26th Jan2014

‘Last Passenger’ Review

by Phil Wheat

Stars: Dougray Scott, Kara Tointon, Iddo Goldberg, David Schofield, Joshua Kaynama, Lindsay Duncan | Written by Omid Nooshin, Andy Love  | Directed by Omid Nooshin

Last-Passenger

What’s this? I’m reviewing a new British movie? Yes indeed, if you’ve been a long time reader of my work, you may have noticed a proclivity for me to review mainly American movies be it of the mainstream or independent variety. But every so often a British flick comes along that grabs my attention – usually they’re of the horror or thriller variety of course, and Last Passenger is no different.

The film tells the story of a small group of passengers on a late night train out of London. In the sleepy and abandoned carriages stop after stop are missed and Lewis (Dougray Scott), with five other remaining passengers, end up on a ride of a lifetime as the train hurtles relentlessly down the track. Hijacked by a vengeful sociopath who is hell-bent on crashing the speeding train, all six strangers must work together if any of them are going to survive…

As I stated in my intro, it’s not often a British film grabs my attention without some prompting from my fellow movie bloggers or a hefty PR campaign but, like Tower Block before it, the high-concept nature of Last Passenger peaked my interest, so much so that even I could put my prejudices aside (Kara Tointon I’m looking at you) and give the film a spin. In all honesty I’m VERY glad I did.

Part Hitchcock thriller, part Scott Brothers action flick (and I don’t use either of those references lightly), Last Passenger is the debut feature from director Omid Nooshin, a former art student from Guildford; co-written by the former narrator of Channel 4 reality series Coach Trip and filmed on old rolling stock found in a field in Wales – all of which don’t exactly bode well for ANY production, never mind a low-budget British film. Yet somehow it works. And works well.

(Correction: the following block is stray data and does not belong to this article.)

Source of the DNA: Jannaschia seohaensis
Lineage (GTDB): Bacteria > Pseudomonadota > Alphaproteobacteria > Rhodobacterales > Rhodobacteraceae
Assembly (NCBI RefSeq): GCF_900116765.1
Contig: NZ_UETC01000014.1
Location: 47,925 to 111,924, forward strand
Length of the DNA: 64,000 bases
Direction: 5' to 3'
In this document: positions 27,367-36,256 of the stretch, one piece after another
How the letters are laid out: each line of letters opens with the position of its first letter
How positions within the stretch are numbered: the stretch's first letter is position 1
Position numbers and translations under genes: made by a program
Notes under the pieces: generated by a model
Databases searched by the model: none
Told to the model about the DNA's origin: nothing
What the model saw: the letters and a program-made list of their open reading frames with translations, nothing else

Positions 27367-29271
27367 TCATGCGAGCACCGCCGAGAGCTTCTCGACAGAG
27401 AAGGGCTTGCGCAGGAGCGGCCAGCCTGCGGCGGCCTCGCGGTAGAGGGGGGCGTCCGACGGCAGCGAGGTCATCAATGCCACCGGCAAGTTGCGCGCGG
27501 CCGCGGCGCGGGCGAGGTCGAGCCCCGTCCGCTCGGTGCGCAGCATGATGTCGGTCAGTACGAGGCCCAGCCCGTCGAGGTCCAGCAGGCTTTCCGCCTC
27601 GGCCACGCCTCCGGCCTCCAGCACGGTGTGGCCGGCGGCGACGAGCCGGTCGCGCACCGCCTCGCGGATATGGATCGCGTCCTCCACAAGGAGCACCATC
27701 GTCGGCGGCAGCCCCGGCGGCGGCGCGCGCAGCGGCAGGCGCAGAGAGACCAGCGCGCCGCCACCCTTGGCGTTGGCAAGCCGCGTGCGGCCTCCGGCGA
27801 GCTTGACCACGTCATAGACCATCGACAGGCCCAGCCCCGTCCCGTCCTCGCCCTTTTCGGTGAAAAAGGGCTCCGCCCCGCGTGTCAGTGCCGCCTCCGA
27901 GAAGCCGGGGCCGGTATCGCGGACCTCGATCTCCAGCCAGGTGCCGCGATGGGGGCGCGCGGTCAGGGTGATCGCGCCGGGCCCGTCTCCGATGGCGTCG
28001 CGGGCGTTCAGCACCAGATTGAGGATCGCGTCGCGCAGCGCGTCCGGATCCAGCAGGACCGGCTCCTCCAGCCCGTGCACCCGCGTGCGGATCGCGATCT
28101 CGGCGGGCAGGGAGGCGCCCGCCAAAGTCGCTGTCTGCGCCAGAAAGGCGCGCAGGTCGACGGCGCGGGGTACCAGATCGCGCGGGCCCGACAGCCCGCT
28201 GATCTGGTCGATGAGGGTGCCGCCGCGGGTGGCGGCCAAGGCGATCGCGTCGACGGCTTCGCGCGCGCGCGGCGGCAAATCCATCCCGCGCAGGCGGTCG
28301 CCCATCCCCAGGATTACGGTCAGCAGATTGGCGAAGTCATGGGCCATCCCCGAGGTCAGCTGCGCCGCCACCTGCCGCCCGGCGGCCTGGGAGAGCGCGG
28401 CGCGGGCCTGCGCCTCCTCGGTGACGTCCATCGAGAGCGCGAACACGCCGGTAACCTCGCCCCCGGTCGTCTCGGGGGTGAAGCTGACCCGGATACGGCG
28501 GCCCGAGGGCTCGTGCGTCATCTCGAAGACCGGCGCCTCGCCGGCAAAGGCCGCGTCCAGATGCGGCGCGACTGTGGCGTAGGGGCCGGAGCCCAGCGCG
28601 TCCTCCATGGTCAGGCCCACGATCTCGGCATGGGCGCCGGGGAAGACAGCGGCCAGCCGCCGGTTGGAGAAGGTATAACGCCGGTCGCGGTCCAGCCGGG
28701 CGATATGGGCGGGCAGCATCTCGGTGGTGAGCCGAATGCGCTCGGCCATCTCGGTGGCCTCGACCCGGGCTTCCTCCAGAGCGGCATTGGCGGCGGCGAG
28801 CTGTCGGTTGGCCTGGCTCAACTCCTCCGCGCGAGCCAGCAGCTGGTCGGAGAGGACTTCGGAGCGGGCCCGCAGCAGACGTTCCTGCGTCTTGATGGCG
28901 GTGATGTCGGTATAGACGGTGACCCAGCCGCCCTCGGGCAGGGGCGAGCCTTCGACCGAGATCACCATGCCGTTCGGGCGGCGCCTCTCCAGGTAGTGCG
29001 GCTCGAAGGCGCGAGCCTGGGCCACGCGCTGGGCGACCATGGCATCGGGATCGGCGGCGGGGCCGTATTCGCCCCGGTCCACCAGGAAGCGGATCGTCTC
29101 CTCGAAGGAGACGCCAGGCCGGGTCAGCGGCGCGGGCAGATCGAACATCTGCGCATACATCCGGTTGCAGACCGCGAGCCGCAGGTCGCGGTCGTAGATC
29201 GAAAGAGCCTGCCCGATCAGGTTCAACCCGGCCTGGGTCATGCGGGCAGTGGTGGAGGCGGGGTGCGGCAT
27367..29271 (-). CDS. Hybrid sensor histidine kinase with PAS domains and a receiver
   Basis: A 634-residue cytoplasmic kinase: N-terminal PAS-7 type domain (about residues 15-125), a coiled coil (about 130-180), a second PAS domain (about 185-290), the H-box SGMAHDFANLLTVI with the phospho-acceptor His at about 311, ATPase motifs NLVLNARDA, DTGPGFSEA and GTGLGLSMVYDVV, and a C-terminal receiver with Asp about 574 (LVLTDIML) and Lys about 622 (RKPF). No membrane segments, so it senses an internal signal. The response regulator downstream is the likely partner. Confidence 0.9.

Unlike a lot of its ilk, Last Passenger actually spends time on character development, taking its time to introduce the cast of passengers which, when it comes to the crunch, actually makes you feel more invested in the on screen action and the characters involved. Refreshingly the film also doesn’t waste time on excessive exposition and trying to explain the villains motivation – all you need to know is there’s a madman at the controls of the train and if the last passengers don’t do something they’ll all die. There’s no conspiracy, no characters with dual-identities, no characters working in cahoots with the madman intent on killing them all… Which may sound too straightforward a plot for today’s “sophisticated” film fan but is instead completely refreshing. It’s all a welcome return to basics.

Of the cast, Dougray Scott makes for a believeable leading man and has the right gravitas to be the hero, yet also brings a realistic vulnerability to his fatherly role. Meanwhile, in a surprising turn, former soap star turned reality show star Kara Tointon actually makes for an interesting love interest come damsel in distress. The rest of the cast is rounded out by the always excellent David Schofield (F), Lindsay Duncan (Merlin, Sherlock) and, in what is the breakout performance of the film, Israeli actor Iddo Goldberg (Peaky Blinders, Secret Diary of a Call Girl). All of whom shine thanks to the cracking script from Nooshin and Love.

Reminiscent of both Unstoppable and Runaway Train, Last Passenger is a shining light in the dross that is “British” film production and as such is definitely worth a purchase.

Last Passenger is released on DVD and Blu-ray on January 27th.

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